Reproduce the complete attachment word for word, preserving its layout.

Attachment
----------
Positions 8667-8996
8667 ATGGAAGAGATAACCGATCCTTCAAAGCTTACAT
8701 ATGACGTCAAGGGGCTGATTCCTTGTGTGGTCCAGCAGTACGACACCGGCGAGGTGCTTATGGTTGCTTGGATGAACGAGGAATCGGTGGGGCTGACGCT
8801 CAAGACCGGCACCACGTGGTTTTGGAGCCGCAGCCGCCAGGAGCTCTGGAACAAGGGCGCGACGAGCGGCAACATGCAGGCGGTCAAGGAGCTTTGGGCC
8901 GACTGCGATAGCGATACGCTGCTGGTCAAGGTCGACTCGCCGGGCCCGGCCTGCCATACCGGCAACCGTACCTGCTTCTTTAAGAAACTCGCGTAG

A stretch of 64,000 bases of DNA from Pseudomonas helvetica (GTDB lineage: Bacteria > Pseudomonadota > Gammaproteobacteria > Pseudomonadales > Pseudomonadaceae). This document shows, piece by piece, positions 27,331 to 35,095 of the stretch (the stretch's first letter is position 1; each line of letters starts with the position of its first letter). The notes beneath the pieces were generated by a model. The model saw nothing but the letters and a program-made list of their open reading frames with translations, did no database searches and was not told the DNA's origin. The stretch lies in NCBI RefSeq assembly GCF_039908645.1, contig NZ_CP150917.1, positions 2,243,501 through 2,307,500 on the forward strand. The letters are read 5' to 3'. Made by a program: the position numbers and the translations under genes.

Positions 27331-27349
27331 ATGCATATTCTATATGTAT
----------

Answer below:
Positions 8667-8996
8667 ATGGAAGAGATAACCGATCCTTCAAAGCTTACAT
8701 ATGACGTCAAGGGGCTGATTCCTTGTGTGGTCCAGCAGTACGACACCGGCGAGGTGCTTATGGTTGCTTGGATGAACGAGGAATCGGTGGGGCTGACGCT
8801 CAAGACCGGCACCACGTGGTTTTGGAGCCGCAGCCGCCAGGAGCTCTGGAACAAGGGCGCGACGAGCGGCAACATGCAGGCGGTCAAGGAGCTTTGGGCC
8901 GACTGCGATAGCGATACGCTGCTGGTCAAGGTCGACTCGCCGGGCCCGGCCTGCCATACCGGCAACCGTACCTGCTTCTTTAAGAAACTCGCGTAG

A stretch of 64,000 bases of DNA from Pseudomonas helvetica (GTDB lineage: Bacteria > Pseudomonadota > Gammaproteobacteria > Pseudomonadales > Pseudomonadaceae). This document shows, piece by piece, positions 27,331 to 35,095 of the stretch (the stretch's first letter is position 1; each line of letters starts with the position of its first letter). The notes beneath the pieces were generated by a model. The model saw nothing but the letters and a program-made list of their open reading frames with translations, did no database searches and was not told the DNA's origin. The stretch lies in NCBI RefSeq assembly GCF_039908645.1, contig NZ_CP150917.1, positions 2,243,501 through 2,307,500 on the forward strand. The letters are read 5' to 3'. Made by a program: the position numbers and the translations under genes.

Positions 27331-27349
27331 ATGCATATTCTATATGTAT